New Chinese supercomputer

27 June 2016

Interview with

Peter Cowley, Angel Investors

China made history this week, when their super computer Sunway TaihuLight The Blue Gene/P supercomputer at Argonne National Labwas announced as the fastest in the world, and China can now claim more spots in the world's top 500 fastest supercomputers than the USA. Naked Scientist "techspert" Peter Cowley was on hand to take Georgia Mills through this 'super-development'. 

Peter - Super's probably not the right term. I can imagine back in '76 when it was first used, then super made sense but it should be sort of hyper-ultra. The speed increase has been dramatic since then, like all computing power. So, for instance, the 1976 Cray, which probably cost many millions of pounds, is actually the first supercomputer which is actually 15 times slower than my watch on my wrist and 400 times slower than my phone. In the meantime, in the sort of 40 years since that happened up to the latest Chinese one we're going to talk about in a minute, they've been through all kinds of iterations, including one USAF (United States Air Force) computer that is 1,760 Playstation 3 consoles connected together. So a supercomputer is basically something that's processing very, very, very rapidly.

Georgia - So how did this new computer, Sunway TaihuLight, top this list?

Peter - Well the Chinese are actually number two as well, so they were obviously number one a few years ago. So about three years ago they must have said we're going to start to design a much faster computer and, unlike almost all the other ones in the top 500, which is a list that's published which will mostly use intel processes which are used in many of our PCs, they design their own silicon on that. So they've got something that's actually got 10 million separate processes in it. It's got 1.3 million gigabytes of memory - unbelievable. It processes almost a hundred million billion floating point operations a second. Absolutely, massively first.

Georgia - And floating point operations, what are they?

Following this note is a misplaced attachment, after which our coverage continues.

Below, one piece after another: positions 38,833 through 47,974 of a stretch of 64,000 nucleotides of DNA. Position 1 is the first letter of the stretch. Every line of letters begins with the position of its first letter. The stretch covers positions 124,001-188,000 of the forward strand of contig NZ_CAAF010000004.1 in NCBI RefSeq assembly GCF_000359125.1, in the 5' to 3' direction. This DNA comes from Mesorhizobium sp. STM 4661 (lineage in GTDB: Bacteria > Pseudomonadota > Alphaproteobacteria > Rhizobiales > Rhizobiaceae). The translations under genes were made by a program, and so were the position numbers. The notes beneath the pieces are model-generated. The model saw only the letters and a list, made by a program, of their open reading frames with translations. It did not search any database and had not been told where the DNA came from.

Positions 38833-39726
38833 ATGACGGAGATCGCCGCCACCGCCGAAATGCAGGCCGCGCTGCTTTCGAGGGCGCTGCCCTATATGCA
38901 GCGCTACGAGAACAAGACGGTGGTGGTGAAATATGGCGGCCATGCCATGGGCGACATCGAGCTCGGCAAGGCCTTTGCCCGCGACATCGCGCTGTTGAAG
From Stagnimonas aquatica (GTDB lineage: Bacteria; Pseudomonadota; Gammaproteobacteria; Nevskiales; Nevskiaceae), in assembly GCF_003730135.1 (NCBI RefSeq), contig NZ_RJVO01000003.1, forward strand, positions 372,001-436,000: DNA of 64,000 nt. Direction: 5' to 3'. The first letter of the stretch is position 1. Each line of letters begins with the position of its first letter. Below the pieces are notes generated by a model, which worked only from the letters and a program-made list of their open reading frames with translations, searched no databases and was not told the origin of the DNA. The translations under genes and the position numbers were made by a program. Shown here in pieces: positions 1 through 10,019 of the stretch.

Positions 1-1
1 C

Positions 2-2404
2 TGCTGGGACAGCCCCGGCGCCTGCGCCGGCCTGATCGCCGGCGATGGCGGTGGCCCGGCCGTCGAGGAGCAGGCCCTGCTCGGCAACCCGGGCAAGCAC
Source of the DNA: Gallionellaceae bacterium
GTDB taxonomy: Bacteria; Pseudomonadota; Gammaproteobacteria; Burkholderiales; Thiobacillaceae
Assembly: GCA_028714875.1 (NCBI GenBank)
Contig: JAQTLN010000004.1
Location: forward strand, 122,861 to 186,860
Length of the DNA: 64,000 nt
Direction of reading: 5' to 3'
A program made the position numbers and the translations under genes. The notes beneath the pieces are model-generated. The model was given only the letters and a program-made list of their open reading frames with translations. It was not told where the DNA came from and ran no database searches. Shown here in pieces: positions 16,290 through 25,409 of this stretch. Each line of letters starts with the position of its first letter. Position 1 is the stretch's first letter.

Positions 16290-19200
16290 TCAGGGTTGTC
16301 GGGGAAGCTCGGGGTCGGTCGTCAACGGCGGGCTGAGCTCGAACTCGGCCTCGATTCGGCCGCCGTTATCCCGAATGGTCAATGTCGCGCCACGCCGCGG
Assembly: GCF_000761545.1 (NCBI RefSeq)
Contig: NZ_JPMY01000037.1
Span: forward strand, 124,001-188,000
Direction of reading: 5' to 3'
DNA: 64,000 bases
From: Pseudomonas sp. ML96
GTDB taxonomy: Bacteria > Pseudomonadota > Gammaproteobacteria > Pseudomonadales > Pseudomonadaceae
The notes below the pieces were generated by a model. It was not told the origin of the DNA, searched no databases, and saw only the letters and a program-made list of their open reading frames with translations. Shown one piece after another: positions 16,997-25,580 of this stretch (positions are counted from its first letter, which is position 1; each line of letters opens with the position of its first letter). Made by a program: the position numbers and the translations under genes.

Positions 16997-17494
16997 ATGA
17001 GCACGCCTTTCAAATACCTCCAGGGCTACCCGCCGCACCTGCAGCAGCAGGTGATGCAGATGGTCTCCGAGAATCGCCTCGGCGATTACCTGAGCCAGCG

Peter - Floating point operations. If you multiply to long numbers together, that's floating point as opposed to fixed point and they're actually, interestingly called flops. They talk about petaflops and gigaflops and teraflops, so this computer is a 93 petaflop speed.

Georgia - That's a very floppy computer. So what does it actually do?

Peter - It's used for parallel processing - very important it paralleling processing vast amounts of data. So, weather prediction, flow around aircraft for design purposes, possibly for military applications I suspect, drug research, computer aided engineering, oil prospecting, etc., etc. So it's all to do with processing simultaneously vast amounts of data.

Georgia - It sounds pretty useful, so what makes them hard to make?

Peter - Obviously cost. I mean this one in China apparently cost 270 million dollars. They take a lot of power - 15 megawatts this thing takes and probably another 25 megawatts to cool it down, and software. You need some specialised software which will load huge amounts of data and run it in parallel and then pull the data back again for results.

Georgia - How big are these?

Peter - They are huge. I mean, if you compare it with my watch. It's 25 times faster, my watch, than the one originally but that is 40 years on. This thing, I say, probably takes up 200-250 square metres of floor space.

Georgia - Wow, incredible!  This top 500 list, does the U.K. have any supercomputers on it?

Peter - Yes. It has slightly less than it did in 1996 but it does actually have 11. The two that are around about the 15/16 mark are Crays, which is an American manufacturer that's been around for many years , used by the Met Office for weather prediction. But the Met Office is actually buying a new one at the moment that will cost 100 million pounds.  And to partly answer your question earlier on it actually weighs 140 tons, has got half a million cores, which is still 20 times less than the Chinese one but it's only 5 times slower so 16 petaflops per second.

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